Bogus shopping sites getting slicker

An increasing number of fake sites look like legitimate online retailers. — Dreamstime/TNS

An increasing number of fake sites look like legitimate online retailers. — Dreamstime/TNS

TOKYO: Fake websites disguised as genuine online shopping sites to swindle visitors out of their money have become more sophisticated. 

Fraudulent websites previously tended to show suspicious signs such as offering extremely low prices. But with such signs becoming less evident, an increasing number of fake sites look like legitimate online retailers. That has prompted relevant entities to take measures such as setting up hotlines for customers to report scams. 

“New sites emerge one after another while we’re asking for such sites to be deleted. We’re tired of being bothered by them,” said an employee of Hatoya, a motorcycle retailer based in Kawaguchi, Saitama Prefecture, who is in charge of the company’s online shopping site. 

About four years ago, Hatoya first found a website disguised as its site after receiving an inquiry from a customer saying, “The ordered product hasn’t arrived.” The fake site, claiming to be Hatoya’s, carried images of products that are believed to have been copied from the company’s genuine site.

Credit The Japan News/ANN

Since then, more than 70 fake websites disguised as Hatoya’s have been detected. The company has been forced to deal with inquiries almost daily from customers who made purchases without knowing the site was fake. Most of them were bilked out of a few thousand yen for products such as gloves or motorcycle parts. 

Hatoya has asked the provider of a search engine not to list the fake sites and filed a report with police. The company has also put a warning on its website, but even so, fake sites have continued to emerge, it said.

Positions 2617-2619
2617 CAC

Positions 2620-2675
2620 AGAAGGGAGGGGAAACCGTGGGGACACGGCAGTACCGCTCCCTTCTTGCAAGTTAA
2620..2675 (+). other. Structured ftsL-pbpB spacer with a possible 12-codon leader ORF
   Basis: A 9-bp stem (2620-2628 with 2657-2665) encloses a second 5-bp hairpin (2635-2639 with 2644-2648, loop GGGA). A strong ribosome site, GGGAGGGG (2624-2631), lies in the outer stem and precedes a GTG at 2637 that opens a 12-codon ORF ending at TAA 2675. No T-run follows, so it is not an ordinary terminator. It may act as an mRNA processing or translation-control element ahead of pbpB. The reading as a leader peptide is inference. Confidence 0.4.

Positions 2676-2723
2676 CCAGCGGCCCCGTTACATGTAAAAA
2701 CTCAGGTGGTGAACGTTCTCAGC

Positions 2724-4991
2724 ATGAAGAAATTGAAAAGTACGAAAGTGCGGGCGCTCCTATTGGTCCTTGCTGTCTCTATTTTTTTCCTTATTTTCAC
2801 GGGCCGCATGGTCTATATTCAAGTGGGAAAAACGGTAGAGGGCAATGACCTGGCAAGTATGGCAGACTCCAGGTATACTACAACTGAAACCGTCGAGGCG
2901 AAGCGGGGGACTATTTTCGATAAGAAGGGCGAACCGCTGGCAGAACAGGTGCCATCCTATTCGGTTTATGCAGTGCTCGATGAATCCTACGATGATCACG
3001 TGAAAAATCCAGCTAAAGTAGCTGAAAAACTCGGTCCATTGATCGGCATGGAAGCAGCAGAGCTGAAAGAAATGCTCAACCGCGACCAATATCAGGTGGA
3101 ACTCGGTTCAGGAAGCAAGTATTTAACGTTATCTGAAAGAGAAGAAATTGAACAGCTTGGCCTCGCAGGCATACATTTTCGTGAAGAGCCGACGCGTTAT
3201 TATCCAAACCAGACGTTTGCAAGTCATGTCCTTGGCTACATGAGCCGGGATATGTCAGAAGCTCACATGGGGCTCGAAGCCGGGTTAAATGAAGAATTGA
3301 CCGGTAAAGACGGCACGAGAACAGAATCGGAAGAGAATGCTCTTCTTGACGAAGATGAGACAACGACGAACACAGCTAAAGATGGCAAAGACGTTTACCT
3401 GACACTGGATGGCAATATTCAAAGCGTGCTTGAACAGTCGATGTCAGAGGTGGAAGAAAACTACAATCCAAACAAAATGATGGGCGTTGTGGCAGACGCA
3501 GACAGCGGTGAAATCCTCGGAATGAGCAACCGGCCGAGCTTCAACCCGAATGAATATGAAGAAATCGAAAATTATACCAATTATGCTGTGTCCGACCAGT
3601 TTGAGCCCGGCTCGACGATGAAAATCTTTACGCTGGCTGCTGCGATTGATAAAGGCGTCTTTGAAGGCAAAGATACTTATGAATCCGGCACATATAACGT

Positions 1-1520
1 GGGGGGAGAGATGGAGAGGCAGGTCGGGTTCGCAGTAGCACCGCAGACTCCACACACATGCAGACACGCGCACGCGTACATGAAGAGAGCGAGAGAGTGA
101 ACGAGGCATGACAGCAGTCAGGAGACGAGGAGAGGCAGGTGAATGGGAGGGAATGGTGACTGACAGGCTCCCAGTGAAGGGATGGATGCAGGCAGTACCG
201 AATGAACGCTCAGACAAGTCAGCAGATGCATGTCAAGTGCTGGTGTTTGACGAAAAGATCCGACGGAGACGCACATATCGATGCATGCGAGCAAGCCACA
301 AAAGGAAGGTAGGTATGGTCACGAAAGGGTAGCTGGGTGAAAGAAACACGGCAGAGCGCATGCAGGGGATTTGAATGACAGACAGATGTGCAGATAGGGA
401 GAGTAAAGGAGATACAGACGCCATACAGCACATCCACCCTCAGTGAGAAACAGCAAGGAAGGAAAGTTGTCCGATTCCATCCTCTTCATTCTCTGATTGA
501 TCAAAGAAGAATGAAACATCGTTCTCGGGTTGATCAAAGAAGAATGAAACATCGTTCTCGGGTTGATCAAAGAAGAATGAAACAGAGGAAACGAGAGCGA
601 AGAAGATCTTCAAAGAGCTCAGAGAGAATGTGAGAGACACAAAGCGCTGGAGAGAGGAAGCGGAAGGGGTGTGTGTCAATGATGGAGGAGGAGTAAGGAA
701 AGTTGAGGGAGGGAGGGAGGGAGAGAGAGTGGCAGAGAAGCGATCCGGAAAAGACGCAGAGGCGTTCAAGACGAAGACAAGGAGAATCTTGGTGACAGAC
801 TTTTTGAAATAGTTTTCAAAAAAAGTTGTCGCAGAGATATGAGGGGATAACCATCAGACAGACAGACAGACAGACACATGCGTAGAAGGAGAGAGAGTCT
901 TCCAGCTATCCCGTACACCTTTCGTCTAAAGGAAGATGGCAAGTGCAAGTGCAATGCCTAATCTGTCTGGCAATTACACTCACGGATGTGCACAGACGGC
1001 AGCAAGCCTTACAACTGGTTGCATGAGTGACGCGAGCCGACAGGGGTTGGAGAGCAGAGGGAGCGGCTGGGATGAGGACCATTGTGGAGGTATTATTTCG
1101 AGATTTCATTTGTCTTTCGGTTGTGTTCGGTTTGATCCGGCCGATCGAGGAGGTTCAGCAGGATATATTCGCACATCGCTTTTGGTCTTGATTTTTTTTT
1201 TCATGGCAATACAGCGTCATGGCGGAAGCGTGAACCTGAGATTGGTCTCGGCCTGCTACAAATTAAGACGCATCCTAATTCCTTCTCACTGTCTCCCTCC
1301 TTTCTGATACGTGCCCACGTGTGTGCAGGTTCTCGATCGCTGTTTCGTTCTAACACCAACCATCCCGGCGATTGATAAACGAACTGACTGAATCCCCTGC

Busy handling inquiries 

Suitcase retailer Unido Inc in Koto Ward, Tokyo, has also received nearly 50 inquires, such as about undelivered products, since around last autumn after a fake site emerged carrying images of products and company information copied from the company’s site. 

Based on accounts of its customers, the company ran searches with product brand names and words like “lowest price” and “discount.” It then learned that such searches likely lead to a fake site that looks exactly like its genuine site. 

“If this situation continues, it will undermine the trust in our business,” a Unido official said. 

According to the Japan Cybercrime Control Centre, an incorporated organisation comprising police, security firms and other entities, scam sites could previously be identified from displays of extremely low prices, such as half the market value, and sloppy Japanese, among other features. Recently, however, such features are less present on fake sites, making it more difficult to detect them. 

The Japan Direct Marketing Association says the number of complaints it receives related to fake sites has been on the decline after hitting a peak of 3,829 in fiscal 2013, but scam methods have become sophisticated. The association has continued to take such complaints, which totalled more than 900 in fiscal 2017. 

“Skills of fraudsters have improved as there have been more websites that look like copies of genuine sites,” said Shuichi Yashiro, head of the association’s consumer counselling office. 

“It is also necessary to take precaution such as confirming phone numbers given on the sites before placing orders.” — The Japan News/Asia News Network